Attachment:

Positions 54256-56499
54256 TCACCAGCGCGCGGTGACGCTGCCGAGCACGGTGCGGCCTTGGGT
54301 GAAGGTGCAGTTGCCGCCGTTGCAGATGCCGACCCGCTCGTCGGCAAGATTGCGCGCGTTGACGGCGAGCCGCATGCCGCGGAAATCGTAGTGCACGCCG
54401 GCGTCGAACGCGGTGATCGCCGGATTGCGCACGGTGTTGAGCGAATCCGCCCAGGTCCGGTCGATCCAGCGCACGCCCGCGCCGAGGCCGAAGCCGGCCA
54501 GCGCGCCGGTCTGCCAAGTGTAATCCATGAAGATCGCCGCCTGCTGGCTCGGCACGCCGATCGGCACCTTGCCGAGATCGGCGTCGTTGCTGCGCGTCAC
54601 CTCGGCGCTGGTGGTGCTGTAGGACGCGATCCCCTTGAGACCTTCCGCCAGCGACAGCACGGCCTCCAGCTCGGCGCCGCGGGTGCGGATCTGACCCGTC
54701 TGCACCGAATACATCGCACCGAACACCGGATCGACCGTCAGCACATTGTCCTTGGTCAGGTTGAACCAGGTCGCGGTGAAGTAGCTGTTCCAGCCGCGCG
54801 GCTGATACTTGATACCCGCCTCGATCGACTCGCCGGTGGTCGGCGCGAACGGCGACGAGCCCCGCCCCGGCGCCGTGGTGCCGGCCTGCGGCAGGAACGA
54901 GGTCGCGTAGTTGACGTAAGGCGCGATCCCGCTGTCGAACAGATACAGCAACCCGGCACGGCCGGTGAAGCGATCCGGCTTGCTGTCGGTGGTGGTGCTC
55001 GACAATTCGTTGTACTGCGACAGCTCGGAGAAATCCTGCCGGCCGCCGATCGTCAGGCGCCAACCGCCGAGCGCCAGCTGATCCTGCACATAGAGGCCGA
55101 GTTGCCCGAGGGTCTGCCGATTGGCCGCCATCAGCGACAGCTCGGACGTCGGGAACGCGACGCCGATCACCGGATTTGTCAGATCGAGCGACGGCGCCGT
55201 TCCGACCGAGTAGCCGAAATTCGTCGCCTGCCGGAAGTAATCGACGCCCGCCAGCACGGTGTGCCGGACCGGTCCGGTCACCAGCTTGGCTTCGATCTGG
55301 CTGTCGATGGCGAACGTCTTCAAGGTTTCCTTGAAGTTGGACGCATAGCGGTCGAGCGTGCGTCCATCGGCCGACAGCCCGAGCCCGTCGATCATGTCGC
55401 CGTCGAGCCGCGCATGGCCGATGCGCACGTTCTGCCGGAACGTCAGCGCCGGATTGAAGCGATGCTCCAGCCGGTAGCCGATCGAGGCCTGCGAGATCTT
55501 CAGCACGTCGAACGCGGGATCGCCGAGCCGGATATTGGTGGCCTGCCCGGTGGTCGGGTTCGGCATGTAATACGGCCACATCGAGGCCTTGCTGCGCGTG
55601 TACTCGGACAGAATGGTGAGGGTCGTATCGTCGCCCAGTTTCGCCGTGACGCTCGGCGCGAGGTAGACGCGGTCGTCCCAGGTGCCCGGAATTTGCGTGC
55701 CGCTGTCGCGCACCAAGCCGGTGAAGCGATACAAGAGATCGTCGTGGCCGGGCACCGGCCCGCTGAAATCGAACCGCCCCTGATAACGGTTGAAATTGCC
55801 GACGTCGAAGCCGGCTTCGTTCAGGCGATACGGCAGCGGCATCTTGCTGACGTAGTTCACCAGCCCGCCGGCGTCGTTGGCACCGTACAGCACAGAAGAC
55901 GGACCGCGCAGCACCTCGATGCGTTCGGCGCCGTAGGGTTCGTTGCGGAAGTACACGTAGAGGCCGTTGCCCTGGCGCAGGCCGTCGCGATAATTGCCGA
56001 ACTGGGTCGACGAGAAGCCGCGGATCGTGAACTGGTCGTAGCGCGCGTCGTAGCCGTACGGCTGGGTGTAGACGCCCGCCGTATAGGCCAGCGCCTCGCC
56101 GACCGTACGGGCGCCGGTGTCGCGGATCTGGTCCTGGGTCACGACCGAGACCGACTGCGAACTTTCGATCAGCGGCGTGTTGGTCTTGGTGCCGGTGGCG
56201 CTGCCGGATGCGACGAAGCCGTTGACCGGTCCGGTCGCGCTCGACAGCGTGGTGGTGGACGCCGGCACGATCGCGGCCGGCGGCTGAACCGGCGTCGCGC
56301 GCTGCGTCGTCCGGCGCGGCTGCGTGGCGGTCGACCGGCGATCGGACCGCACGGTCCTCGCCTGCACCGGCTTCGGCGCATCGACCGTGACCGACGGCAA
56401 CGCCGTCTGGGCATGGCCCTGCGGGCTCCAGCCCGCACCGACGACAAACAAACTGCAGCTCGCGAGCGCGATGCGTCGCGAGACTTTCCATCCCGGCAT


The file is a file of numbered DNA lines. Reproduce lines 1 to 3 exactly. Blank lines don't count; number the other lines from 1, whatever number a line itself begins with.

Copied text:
Positions 54256-56499
54256 TCACCAGCGCGCGGTGACGCTGCCGAGCACGGTGCGGCCTTGGGT
54301 GAAGGTGCAGTTGCCGCCGTTGCAGATGCCGACCCGCTCGTCGGCAAGATTGCGCGCGTTGACGGCGAGCCGCATGCCGCGGAAATCGTAGTGCACGCCG